Gnarly Gnats take over Southern Indiana

KNOX COUNTY, Ind. (WTHI) – The banks of the mighty Wabash River. It flows by Terre Haute and also runs its course along the city of Vincennes. But that’s not all it does. This spring, the river’s water is playing host to the Buffalo Gnat; a bug classified as a small black fly which is a nuisance to people in the Wabash Valley.

“So what they do is, the larvae or the worm, live in the water, once they hatch into the adult phase, they get into a little bubble and they float the surface,” said Valerie Clingerman, Extension Educator, Purdue Extension Office, Knox County.

Clingerman noted, April’s weather conditions and rainfall totals probably contributed to the uptick in gnat population; clean water proves to be a solid breeding and hatching ground for the bugs.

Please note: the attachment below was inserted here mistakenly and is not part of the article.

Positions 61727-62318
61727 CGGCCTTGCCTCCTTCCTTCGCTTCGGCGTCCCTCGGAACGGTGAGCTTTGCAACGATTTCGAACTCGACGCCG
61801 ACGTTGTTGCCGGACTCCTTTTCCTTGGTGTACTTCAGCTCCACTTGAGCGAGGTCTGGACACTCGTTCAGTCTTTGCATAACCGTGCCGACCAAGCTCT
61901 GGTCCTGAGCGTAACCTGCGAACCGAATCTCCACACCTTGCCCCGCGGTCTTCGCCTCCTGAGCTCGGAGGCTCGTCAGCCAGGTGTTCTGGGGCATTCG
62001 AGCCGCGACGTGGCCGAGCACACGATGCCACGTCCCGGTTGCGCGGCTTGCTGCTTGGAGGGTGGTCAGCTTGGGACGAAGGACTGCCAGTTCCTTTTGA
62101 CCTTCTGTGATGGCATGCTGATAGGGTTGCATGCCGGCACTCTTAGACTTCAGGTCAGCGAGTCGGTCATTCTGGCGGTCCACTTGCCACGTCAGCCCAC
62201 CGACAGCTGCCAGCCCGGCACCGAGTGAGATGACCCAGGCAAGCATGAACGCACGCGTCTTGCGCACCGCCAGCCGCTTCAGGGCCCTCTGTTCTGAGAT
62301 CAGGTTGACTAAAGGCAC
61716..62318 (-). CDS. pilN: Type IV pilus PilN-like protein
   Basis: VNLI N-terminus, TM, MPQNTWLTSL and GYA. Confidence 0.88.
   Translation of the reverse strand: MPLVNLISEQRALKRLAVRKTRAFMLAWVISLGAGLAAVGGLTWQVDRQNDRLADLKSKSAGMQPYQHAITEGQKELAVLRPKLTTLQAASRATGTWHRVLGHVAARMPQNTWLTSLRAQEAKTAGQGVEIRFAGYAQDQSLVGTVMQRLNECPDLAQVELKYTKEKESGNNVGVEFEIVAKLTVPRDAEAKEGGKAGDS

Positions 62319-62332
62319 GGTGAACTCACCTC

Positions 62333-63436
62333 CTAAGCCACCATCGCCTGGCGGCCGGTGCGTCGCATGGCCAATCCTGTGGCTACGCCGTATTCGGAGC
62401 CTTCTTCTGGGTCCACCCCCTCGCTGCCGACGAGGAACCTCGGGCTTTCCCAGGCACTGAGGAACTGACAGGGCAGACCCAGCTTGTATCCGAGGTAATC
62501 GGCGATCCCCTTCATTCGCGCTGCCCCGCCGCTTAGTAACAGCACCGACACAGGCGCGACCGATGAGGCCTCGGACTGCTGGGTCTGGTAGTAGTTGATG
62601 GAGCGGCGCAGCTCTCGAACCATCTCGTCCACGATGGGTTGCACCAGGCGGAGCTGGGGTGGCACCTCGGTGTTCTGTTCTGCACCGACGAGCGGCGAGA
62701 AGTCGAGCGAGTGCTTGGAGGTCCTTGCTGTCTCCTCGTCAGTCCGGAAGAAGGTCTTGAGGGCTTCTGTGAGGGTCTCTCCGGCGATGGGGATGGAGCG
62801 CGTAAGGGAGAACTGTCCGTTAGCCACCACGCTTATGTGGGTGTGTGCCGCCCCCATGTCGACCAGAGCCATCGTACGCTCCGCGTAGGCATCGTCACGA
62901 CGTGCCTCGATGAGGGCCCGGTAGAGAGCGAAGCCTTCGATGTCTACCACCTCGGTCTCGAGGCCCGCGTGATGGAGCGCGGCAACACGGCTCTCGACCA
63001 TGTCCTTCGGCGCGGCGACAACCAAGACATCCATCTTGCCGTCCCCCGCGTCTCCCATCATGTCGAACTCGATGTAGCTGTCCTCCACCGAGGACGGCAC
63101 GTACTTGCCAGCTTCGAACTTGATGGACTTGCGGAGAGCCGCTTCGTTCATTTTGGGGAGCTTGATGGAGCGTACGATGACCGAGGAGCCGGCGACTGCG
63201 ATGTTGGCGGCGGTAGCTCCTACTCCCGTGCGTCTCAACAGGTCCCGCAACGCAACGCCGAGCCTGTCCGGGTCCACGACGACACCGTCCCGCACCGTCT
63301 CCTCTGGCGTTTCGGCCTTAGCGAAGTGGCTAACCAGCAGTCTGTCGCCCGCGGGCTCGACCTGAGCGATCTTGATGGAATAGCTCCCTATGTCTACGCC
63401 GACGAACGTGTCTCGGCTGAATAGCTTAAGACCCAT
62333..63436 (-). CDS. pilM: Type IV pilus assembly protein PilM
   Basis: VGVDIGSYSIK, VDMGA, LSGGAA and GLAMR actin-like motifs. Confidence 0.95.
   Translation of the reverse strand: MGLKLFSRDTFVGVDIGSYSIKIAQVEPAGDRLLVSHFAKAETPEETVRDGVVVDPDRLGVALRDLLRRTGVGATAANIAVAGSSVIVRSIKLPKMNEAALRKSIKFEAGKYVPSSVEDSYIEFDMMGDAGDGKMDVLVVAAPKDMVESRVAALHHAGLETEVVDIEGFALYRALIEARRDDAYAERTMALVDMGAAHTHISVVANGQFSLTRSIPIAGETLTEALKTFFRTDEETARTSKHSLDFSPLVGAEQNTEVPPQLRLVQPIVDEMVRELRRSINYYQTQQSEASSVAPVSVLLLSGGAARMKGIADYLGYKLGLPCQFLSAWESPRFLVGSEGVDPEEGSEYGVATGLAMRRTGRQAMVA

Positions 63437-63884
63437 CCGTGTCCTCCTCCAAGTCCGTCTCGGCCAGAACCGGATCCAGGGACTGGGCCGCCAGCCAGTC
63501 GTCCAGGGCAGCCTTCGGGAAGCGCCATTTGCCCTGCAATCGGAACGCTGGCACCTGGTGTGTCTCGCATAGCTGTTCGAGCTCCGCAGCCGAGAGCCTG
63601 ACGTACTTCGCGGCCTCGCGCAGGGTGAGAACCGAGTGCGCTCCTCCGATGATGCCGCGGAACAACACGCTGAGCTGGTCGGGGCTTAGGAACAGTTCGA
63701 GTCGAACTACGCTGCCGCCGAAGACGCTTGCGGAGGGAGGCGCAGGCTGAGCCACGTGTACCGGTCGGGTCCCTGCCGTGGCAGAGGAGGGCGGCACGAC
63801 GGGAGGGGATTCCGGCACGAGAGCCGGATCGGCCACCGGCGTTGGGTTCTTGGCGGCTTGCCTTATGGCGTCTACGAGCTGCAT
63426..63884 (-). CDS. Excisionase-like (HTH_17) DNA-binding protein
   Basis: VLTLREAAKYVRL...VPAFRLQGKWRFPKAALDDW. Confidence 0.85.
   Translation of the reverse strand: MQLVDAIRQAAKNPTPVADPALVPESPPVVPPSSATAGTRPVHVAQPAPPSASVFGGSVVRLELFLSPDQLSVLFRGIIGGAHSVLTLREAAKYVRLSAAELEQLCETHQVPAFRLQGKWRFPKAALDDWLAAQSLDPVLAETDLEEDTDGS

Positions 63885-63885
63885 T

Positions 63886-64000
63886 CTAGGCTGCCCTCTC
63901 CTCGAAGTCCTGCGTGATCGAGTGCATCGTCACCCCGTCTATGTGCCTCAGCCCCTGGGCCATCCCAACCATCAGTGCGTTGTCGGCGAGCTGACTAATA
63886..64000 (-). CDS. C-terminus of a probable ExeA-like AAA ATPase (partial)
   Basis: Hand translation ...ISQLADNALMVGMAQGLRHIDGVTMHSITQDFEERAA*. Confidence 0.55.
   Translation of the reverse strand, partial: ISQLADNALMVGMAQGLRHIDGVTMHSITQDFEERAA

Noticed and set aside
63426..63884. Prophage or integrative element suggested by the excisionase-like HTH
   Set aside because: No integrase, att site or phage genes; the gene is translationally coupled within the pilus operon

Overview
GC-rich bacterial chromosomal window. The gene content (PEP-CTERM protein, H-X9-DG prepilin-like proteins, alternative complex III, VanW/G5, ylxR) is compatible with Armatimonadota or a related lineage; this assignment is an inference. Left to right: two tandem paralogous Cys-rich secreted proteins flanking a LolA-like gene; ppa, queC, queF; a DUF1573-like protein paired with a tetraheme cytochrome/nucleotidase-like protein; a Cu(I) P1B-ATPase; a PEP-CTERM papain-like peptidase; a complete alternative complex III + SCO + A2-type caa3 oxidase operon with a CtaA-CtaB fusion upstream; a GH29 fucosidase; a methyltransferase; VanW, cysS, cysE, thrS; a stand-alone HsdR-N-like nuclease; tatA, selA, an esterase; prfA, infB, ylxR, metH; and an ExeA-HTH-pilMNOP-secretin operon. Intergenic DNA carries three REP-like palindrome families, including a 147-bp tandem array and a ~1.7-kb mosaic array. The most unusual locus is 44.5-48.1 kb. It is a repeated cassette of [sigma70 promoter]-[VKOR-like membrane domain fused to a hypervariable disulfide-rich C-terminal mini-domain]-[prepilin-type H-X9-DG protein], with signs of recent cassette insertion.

“A lot of times, after rains and where stuff freshens up so to speak, they tend to like that,” she said.

With the massive Wabash River running through the Valley, and lots of rain to contribute to the mix, there’s no doubt the bug population is on the increase. The most likely place you’ll find them is near running water, like a drainage ditch, stream, or river. Clingerman says still standing water is not a place the Buffalo Gnats lay eggs, or hatch. However, homeowners away from fresh running water sources can also see the Buffalo Gnat because of the bug’s traveling ability.
“The adult can fly up to 10 miles away from the source,” said Clingerman. “They need to feed on blood, and they’re kind of similar to mosquitoes in that sense.”
The good news is, as soon as the water warms up you’ll see less of them. Experts say water temperatures around 66 degrees are prime for the insect, and when water temperatures warm up, the gnats will taper off. However, at about that time, the next round of insects move in; which Clingerman notes as mosquitoes.

blog comments powered by Disqus